The upper arm

The upper arm

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The area of ​​the upper extremities (arms) between the shoulder and elbow is defined as the upper arm. Its bone structure only includes the humerus, which is a large tubular bone at the upper end with the bone head in the socket of the shoulder blade and at the lower end forms the elbow joint together with the ulna and spoke. The relatively long humerus is surrounded by numerous muscle groups, with various muscles of the chest, back and shoulder muscles (especially the rotator cuffs) attached to its upper end. On the front of the upper arm are the so-called elbow flexors, the biceps (biceps brachii muscle), the brachialis muscle (upper arm muscle) and the coracobrachialis muscle (raven beak muscle). On the back are the extensor muscles (elbow extensor), the triceps brachii muscle (also called triceps) and the anconeus muscle (elbow muscle).

Larger blood vessels in the area of ​​the upper arms are primarily the arm artery and the two vein strands of the vena basilica and the vena cephalica. In addition, there are numerous nerve pathways such as the radial nerve, the median nerve and the ulnar nerve and the connective tissue structures or fascia in which the nerves, blood vessels and muscles are embedded. Symptoms in the upper arm area are often due to impairments of the muscles, which often also affect the nerve tracts and blood vessels due to the relatively narrow structures. If, for example, there is a permanent increase in the muscle tone of individual muscle groups as a result of incorrect loading, this can pinch a nerve and cause pressure on the blood vessels to cause circulation disorders. In addition to upper arm pain, there are often sensations such as numbness or tingling, which can also occur in the supply area of ​​the respective nerves and blood vessels.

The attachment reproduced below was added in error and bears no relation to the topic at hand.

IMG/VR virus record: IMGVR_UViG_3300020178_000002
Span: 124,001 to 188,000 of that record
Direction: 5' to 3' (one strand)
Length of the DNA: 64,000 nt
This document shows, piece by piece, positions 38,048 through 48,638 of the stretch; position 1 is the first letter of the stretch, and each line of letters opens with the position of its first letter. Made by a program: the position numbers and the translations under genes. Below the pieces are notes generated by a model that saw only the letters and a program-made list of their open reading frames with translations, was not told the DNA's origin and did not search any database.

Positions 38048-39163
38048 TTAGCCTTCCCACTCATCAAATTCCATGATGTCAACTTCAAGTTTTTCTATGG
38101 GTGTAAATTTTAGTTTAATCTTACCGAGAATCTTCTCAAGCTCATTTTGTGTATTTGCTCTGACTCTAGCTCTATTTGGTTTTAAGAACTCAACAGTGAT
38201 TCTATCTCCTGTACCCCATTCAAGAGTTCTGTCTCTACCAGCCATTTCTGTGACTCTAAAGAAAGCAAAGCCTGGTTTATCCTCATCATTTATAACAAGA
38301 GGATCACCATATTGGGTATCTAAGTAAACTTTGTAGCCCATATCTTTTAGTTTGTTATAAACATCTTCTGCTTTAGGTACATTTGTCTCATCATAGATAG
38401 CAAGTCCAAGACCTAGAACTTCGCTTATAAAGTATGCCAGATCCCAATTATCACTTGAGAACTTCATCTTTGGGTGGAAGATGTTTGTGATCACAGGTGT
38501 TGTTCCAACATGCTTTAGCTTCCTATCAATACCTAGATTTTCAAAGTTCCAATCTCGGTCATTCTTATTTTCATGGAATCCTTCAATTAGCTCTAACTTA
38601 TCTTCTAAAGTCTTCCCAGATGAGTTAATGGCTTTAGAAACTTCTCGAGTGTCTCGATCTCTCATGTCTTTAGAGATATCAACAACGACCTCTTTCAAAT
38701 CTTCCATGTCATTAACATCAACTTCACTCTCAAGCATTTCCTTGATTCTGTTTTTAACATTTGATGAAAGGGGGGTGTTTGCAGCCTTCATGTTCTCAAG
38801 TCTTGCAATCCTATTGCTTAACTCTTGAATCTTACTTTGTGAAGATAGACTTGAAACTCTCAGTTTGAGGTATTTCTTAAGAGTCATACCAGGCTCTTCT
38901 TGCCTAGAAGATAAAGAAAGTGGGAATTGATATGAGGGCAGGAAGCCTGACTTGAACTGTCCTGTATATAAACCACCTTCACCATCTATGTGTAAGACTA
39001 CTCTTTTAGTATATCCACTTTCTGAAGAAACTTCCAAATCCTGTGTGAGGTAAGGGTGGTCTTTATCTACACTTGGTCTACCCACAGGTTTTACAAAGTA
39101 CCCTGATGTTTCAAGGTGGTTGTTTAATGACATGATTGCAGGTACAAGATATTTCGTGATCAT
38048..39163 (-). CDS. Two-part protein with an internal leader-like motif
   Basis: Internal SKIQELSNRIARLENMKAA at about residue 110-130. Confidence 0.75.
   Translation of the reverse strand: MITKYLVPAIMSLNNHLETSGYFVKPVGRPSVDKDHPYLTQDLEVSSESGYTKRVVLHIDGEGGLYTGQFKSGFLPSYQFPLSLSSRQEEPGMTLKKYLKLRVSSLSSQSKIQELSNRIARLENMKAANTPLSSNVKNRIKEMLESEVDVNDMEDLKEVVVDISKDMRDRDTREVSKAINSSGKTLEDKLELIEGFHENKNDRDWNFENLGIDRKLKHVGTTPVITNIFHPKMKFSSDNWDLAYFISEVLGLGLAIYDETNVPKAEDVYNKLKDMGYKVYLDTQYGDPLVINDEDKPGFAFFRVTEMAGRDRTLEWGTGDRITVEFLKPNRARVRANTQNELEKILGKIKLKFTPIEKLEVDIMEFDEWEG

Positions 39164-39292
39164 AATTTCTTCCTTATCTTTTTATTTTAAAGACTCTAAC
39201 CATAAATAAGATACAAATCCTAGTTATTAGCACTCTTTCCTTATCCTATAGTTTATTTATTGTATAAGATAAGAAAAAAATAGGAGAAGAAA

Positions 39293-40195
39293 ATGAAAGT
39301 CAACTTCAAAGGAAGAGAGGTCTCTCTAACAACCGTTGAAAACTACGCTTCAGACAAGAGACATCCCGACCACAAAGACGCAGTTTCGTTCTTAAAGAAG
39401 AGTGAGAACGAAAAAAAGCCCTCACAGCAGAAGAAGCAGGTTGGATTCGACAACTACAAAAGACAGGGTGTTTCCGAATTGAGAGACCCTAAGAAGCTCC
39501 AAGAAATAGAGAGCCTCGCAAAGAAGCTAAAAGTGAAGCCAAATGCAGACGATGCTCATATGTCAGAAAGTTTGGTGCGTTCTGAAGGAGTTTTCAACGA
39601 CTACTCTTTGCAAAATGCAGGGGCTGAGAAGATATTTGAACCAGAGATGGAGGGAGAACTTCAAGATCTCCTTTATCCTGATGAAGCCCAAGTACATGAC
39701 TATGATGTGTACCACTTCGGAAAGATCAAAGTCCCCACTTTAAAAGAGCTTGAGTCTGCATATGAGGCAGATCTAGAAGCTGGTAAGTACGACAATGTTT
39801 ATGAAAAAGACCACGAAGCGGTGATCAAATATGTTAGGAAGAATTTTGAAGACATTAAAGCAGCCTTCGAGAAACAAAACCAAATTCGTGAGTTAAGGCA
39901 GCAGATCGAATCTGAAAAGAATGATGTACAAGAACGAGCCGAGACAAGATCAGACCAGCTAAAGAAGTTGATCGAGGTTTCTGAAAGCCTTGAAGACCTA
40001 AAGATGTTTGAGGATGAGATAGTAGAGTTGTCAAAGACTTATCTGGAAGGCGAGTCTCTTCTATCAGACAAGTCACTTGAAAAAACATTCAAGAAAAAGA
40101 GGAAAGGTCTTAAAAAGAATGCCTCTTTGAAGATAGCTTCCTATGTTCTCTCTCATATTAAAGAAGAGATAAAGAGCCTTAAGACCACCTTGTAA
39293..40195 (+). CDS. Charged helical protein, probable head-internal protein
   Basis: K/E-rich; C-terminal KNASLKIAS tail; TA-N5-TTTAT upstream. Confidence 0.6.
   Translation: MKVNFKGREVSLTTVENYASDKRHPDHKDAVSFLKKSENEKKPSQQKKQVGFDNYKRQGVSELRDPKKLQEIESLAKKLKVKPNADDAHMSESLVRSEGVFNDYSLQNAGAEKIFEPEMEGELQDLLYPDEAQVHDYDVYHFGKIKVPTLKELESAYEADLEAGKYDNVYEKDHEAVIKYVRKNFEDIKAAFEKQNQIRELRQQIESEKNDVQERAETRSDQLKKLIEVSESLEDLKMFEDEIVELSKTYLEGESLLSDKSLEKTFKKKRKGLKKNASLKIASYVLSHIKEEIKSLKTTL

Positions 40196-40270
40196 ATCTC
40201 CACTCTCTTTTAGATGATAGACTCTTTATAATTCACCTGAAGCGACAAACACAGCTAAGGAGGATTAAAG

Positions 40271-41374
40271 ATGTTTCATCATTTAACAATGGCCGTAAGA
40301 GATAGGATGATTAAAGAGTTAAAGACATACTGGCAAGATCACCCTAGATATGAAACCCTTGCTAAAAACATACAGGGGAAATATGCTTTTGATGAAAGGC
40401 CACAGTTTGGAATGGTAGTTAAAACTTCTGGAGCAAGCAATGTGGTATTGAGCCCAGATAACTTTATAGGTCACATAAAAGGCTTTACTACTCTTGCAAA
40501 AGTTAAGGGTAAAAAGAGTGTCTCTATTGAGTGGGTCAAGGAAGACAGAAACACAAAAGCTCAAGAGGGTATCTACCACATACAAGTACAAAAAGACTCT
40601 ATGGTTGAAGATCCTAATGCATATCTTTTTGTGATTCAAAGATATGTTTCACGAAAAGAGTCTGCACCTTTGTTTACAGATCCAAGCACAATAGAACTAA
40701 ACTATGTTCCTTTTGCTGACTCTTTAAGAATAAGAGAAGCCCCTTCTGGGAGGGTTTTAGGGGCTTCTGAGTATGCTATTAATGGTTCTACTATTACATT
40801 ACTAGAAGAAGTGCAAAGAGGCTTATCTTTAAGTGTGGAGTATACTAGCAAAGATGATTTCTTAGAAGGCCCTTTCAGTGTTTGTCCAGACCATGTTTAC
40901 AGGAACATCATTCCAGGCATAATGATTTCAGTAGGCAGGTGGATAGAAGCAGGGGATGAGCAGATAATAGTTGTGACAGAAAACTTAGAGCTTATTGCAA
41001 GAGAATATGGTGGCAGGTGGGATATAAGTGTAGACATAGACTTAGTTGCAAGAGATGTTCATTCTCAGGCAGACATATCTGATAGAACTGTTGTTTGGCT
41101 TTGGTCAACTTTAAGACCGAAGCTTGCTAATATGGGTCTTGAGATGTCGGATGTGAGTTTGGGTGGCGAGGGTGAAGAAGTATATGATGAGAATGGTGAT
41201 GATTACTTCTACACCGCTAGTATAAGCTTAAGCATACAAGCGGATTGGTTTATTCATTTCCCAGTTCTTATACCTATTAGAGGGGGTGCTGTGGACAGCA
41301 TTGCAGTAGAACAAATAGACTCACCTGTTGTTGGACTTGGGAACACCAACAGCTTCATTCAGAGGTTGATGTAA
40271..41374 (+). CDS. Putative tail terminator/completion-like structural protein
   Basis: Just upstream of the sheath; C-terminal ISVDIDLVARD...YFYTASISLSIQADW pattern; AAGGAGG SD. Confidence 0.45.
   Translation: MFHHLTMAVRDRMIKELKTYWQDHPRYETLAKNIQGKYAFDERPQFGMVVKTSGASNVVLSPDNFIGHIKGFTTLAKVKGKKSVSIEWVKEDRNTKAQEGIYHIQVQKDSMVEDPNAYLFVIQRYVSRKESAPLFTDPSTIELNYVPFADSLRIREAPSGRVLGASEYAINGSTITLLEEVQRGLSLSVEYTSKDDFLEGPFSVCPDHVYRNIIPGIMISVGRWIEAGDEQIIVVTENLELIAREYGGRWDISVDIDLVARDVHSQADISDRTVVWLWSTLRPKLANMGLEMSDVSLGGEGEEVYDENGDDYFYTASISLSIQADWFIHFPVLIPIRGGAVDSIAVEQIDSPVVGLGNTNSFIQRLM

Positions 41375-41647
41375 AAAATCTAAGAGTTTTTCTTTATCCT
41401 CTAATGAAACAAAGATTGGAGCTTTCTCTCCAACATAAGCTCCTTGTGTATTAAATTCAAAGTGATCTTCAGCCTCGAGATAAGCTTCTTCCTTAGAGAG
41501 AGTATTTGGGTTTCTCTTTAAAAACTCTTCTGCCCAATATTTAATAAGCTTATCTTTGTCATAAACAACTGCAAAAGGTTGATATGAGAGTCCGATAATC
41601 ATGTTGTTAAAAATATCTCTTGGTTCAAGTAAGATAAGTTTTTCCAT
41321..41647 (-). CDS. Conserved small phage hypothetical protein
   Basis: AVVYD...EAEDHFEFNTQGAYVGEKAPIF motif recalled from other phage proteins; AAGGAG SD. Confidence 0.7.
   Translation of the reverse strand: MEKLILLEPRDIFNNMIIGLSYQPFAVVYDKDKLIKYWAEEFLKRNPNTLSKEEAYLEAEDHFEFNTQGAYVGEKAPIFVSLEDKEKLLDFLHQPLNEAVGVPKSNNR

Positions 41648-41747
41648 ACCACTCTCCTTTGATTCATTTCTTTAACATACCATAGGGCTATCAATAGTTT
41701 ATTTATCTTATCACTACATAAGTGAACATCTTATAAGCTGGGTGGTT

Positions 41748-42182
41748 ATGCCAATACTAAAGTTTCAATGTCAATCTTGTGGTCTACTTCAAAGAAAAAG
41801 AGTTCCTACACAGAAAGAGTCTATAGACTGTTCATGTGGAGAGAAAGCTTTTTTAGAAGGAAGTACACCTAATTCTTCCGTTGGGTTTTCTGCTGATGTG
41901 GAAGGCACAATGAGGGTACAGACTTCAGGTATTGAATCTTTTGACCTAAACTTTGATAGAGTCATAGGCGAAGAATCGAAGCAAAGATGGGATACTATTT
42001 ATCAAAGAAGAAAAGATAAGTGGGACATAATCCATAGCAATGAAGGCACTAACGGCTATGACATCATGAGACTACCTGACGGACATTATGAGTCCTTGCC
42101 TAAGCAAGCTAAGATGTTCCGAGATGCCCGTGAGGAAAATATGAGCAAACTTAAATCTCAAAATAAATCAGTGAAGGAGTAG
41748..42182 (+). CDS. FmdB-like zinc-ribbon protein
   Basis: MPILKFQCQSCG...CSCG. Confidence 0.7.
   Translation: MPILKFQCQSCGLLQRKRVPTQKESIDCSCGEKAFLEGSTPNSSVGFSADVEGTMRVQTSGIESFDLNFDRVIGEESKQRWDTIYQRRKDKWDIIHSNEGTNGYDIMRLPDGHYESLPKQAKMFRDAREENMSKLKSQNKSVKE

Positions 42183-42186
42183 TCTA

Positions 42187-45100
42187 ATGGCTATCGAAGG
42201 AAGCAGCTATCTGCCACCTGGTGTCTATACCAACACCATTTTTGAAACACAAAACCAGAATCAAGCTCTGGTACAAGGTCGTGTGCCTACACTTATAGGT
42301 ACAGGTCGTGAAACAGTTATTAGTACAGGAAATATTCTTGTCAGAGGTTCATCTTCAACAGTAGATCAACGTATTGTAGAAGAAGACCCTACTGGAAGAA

Pain in the upper arm sometimes originates in the shoulder or neck area when muscles, nerve tracts or blood vessels that are connected to the upper arm are affected. In addition, the pain of a heart attack can radiate from the chest to the upper arm. If upper arm pain is accompanied by chest pain, stinging in the chest, difficulty breathing, abdominal pain or nausea and vomiting, an emergency doctor should be alerted as soon as possible. (fp)

Upper arm

Author and source information

Video: ANATOMY; MUSCLES OF THE SHOULDER u0026 UPPER ARM by Professor Fink (May 2022).